Perceiving their salvation in the UN Security Council and the ICC, PA officials seem to believe that shortly after the formation of a new Israeli government, the French will renew their draft to impose "terms of reference" in a UN Security Council resolution for both Palestinian statehood and an end to the conflict between Israel and the Palestinians. This would involve a return to 1967 borders with some territorial exchanges and two capitals in Jerusalem. The Palestinians are hoping the Obama administration will either vote for such a deal or abstain, but not wield a veto, which it has done only once --- involving the settlements issue -- in six years. While the UN General Assembly routinely passes resolutions that Israel and the United States deem hostile, the future resolution sought by the Palestinians would be the first to serve as a template for Palestinian statehood. Israeli prime minister Binyamin Netanyahu has called the approach an imposed solution that Israel will reject, yet questions remain as to whether even the Palestinians could accept a resolution that included elements they may not like, such as recognizing Israel as a Jewish state or establishing limits on the relocation of Palestinian refugees. In December, the Palestinians rescinded their support for a first proposed draft containing only the smallest concessions.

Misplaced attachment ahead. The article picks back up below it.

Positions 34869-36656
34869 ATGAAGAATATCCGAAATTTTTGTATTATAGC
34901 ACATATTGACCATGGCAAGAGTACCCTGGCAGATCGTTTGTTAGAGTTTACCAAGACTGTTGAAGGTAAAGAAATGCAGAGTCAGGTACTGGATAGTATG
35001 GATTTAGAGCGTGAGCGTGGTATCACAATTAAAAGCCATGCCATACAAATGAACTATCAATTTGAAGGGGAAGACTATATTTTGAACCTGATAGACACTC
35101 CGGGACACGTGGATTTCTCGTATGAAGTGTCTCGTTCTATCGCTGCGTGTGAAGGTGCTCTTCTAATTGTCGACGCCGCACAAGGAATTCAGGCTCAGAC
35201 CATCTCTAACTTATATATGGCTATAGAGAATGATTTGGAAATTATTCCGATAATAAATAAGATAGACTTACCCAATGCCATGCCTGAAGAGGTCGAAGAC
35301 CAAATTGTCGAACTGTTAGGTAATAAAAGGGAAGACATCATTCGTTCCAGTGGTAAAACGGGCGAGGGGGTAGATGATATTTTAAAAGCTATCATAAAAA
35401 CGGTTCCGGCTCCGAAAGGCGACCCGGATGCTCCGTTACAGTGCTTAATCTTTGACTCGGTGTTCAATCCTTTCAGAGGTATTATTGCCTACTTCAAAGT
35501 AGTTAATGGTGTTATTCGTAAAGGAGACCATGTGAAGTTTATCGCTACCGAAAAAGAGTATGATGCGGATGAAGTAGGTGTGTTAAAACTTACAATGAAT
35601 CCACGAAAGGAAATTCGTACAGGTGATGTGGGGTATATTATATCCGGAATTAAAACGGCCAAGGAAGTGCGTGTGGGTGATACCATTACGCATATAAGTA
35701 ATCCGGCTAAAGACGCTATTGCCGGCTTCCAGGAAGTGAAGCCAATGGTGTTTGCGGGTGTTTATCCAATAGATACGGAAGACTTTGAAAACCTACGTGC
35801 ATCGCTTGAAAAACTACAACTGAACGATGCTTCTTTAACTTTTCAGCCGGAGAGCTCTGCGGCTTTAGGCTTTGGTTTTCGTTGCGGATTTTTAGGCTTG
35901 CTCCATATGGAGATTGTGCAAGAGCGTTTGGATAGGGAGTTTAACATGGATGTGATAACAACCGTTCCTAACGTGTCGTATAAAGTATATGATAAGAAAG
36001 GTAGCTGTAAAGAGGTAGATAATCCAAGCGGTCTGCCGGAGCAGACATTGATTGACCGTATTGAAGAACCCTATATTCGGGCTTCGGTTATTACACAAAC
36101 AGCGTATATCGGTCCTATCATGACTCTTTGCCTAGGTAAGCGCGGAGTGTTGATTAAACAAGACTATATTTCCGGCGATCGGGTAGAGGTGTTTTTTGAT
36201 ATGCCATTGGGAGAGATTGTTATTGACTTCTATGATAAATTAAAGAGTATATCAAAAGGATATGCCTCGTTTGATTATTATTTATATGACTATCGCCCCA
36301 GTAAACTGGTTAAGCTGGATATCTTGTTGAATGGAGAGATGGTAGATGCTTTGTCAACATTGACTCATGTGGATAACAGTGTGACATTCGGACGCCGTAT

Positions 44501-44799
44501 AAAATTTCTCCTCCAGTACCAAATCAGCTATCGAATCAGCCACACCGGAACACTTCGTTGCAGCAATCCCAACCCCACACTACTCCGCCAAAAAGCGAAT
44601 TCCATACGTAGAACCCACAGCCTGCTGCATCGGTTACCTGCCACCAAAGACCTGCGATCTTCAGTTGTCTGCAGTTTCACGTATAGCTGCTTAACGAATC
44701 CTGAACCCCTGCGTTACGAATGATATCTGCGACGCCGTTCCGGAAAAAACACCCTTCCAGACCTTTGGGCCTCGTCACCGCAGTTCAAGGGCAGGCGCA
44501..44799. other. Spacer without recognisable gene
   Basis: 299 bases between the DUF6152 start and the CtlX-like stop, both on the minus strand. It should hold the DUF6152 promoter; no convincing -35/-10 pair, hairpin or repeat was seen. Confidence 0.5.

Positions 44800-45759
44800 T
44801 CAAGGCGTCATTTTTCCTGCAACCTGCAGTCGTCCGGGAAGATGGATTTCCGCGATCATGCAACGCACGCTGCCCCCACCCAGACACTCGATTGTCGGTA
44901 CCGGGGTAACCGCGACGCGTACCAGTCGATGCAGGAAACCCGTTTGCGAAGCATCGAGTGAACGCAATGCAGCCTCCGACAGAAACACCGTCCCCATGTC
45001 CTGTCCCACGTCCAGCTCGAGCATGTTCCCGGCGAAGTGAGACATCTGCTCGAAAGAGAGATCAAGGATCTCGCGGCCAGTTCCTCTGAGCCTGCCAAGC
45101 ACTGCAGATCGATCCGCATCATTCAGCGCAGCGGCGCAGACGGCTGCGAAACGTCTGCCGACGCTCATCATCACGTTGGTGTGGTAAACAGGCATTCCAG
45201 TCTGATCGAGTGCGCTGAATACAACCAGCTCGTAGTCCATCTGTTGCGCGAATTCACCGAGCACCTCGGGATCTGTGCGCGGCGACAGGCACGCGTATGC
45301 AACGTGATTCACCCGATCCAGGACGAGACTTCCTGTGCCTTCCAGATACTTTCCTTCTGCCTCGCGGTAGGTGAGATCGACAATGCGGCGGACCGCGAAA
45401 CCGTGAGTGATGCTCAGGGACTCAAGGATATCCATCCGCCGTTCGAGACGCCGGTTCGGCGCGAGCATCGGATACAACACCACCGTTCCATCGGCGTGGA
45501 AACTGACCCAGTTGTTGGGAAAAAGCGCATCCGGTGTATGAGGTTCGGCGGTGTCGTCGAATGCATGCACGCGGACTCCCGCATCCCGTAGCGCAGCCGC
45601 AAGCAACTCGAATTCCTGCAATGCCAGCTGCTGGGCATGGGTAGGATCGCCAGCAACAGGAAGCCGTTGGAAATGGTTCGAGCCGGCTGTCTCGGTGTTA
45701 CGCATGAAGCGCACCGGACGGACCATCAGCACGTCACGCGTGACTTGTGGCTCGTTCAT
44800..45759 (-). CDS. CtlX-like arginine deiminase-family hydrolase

As for the ICC route, on December 31 -- Fatah's fiftieth anniversary -- Abbas signed twenty international conventions including the ICC's Rome Statute, which in principle enables the court to assert jurisdiction over future developments in the West Bank and Gaza Strip and empowers any of the statute's 160 signatories to claim Israel should be brought to the court on war crimes charges. Abbas's signing of the Rome Statute included an attached letter allowing for authority retroactive to June 13, 2014 -- the day after three Israeli boys were kidnapped by Hamas militants in the West Bank -- to permit an investigation into last summer's Gaza war. Within two weeks, ICC chief prosecutor Fatou Bensouda had announced that she would launch a preliminary investigation into the Gaza war. As such, Bensouda rejected the option to first determine whether the PA was even eligible to bring such a claim. This past summer, she penned an op-ed in the Guardian saying that the Palestinians' 2012 emergence as a nonmember state at the UN General Assembly qualified them to sign the Rome Statute.
Unsurprisingly, the PA's ICC gambit has enraged Israeli officials, who can wield no ICC countermove against Hamas, which itself precipitated the Gaza war by firing indiscriminately on southern Israeli towns.
Among the effects of this Palestinian approach have been to paint Israeli leaders as criminals and to worsen the relationship between Netanyahu and Abbas. Equating the Israeli prime minister with former Serbian leader Slobodan Milosevic doesn't exactly encourage amiable talks. Indications likewise suggest an increasing number of Likud ministers who want the PA to collapse, although these numbers do not yet include Netanyahu or professionals who deal with this issue. Whatever the details, the frayed relations between Israel and the PA have just become much worse.